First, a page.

Judith Stahl

Judith Stahl
University of California, Berkeley | UCB · Department of Environmental Science, Policy, and Management

PhD

About

17
Publications
9,359
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273
Citations
Introduction
Judith Stahl currently works at the Kearney Agricultural Research and Extension Center in Parlier, California, for UC Berkeley. Judith does research in Entomology and Plant Protection.
Additional affiliations
April 2019 - present
University of California, Berkeley
Position
  • PostDoc Position
June 2015 - October 2018
Centre for Agricultural Bioscience International
Position
  • PhD Student
Education
June 2015 - December 2018
Universität Bremen
Field of study
  • Entomology
April 2013 - June 2015
University of Hohenheim
Field of study
  • Crop Science
September 2009 - August 2012
University of Rostock
Field of study
  • Agroecology

Publications

Publications (17)
Article
Invasive species threaten the productivity and stability of natural and managed ecosystems. Predicting the spread of invaders, which can aid in early mitigation efforts, is a major challenge, especially in the face of climate change. While ecological niche models are effective tools to assess habitat suitability for invaders, such models have rarel...
Article
California pistachios are threatened by several stink bug species (Hemiptera: Pentatomidae), including the native Thyanta pallidovirens (Stål) and Chlorochroa uhleri (Stål), as well as the invasive Nezara viridula (L.). In pistachio, control tactics often target specific life stages, which makes knowledge about life histories fundamental to success...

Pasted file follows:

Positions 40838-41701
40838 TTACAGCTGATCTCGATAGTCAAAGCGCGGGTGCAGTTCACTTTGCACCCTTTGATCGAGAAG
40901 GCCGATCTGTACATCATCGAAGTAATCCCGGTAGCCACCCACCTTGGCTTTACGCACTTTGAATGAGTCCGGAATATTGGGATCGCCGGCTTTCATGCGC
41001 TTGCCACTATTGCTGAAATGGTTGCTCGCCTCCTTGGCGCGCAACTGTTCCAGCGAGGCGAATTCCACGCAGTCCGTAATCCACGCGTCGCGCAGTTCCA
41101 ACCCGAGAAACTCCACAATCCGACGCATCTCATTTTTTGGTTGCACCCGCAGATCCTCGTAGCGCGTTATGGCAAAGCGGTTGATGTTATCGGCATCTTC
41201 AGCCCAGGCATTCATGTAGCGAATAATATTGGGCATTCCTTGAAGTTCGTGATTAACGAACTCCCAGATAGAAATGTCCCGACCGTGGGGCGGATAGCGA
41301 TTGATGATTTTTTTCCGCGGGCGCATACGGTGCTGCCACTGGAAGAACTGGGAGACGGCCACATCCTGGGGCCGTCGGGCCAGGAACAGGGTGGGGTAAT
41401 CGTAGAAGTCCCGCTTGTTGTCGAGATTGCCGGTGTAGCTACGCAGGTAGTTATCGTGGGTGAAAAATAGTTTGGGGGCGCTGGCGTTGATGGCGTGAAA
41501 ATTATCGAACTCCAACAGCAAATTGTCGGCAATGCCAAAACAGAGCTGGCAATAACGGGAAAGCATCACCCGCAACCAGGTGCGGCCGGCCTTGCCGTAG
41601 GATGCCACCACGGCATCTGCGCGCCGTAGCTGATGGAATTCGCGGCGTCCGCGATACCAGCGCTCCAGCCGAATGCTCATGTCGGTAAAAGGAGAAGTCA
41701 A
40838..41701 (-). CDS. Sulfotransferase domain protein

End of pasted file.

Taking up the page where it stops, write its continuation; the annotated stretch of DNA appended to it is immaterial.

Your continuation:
Article
Spotted wing drosophila, Drosophila suzukii, is native to East Asia but has become a major pest of soft-skinned fruit crops in its invaded range in the Americas, Europe and North Africa. Control efforts are complicated by the seasonal movement of D. suzukii into crops from non-crop or untreated-crop habitats. Biological control may help to suppress...
Article
Full-text available
Using sown groundcovers as trap crops to protect a cash crop is a traditional pest management tool. Pistachio is a major crop in California's Central Valley, where high summer temperatures and little to no precipitation between May and November lead to summer dry-down of annual groundcover. Hemipteran pests that consist of 'small bugs' and 'large b...
Article
Halyomorpha halys (Stål) (Hemiptera: Pentatomidae) is a polyphagous insect pest that has invaded much of the United States, including California. Despite model predictions that regions in California like the agriculturally important Central Valley are suitable, H. halys populations and the occurring crop damage are distinctly lower than in regions...
Article
Full-text available
California currently produces about a quarter of the world’s pistachios. Pistachio nuts are susceptible to feeding by stink bugs and leaffooted bugs; therefore, the invasive presence of the highly polyphagous brown marmorated stink bug, Halyomorpha halys (Stål) (Hemiptera: Pentatomidae), is a concern to California pistachio growers. We aimed to ass...
Article
Full-text available
Biological control is widely successful at controlling pests, but effective biocontrol agents are now more difficult to import from countries of origin due to more restrictive international trade laws (the Nagoya Protocol). Coupled with increasing demand, the efficacy of existing and new biocontrol agents needs to be improved with genetic and genom...
Article
Full-text available
Following the accidental introduction and spread of the invasive polyphagous agricultural pest Halyomorpha halys (Stål) (Hemiptera: Pentatomidae), the two European egg parasitoids Anastatus bifasciatus (Geoffroy) (Hymenoptera: Eupelmidae) and Ooencyrtus telenomicida (Vassiliev) (Hymenoptera: Encyrtidae) have been investigated for inundative biologi...